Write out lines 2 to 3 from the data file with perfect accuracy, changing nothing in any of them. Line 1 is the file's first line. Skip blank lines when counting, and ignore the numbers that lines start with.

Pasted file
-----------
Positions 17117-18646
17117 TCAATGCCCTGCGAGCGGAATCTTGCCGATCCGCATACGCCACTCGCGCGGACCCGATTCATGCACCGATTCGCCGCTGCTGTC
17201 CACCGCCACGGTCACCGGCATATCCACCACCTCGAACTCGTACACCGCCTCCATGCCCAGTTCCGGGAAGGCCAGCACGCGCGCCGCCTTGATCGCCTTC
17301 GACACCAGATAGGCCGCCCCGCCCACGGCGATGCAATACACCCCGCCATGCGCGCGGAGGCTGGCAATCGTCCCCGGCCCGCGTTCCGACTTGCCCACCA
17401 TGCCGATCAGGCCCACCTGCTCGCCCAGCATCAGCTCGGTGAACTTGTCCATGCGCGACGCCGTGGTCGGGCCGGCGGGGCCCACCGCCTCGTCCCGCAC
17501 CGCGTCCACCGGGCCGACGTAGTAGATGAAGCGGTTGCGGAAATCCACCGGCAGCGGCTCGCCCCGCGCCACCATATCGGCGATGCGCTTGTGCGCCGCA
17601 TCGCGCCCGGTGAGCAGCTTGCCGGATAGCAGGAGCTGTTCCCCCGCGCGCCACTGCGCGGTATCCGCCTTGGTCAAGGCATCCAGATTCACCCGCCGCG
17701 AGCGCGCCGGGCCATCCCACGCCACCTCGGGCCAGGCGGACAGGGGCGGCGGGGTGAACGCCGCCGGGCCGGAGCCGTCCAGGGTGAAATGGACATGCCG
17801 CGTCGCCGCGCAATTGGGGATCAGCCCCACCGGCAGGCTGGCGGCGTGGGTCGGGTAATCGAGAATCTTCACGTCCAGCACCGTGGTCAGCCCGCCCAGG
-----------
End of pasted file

17117 TCAATGCCCTGCGAGCGGAATCTTGCCGATCCGCATACGCCACTCGCGCGGACCCGATTCATGCACCGATTCGCCGCTGCTGTC
17201 CACCGCCACGGTCACCGGCATATCCACCACCTCGAACTCGTACACCGCCTCCATGCCCAGTTCCGGGAAGGCCAGCACGCGCGCCGCCTTGATCGCCTTC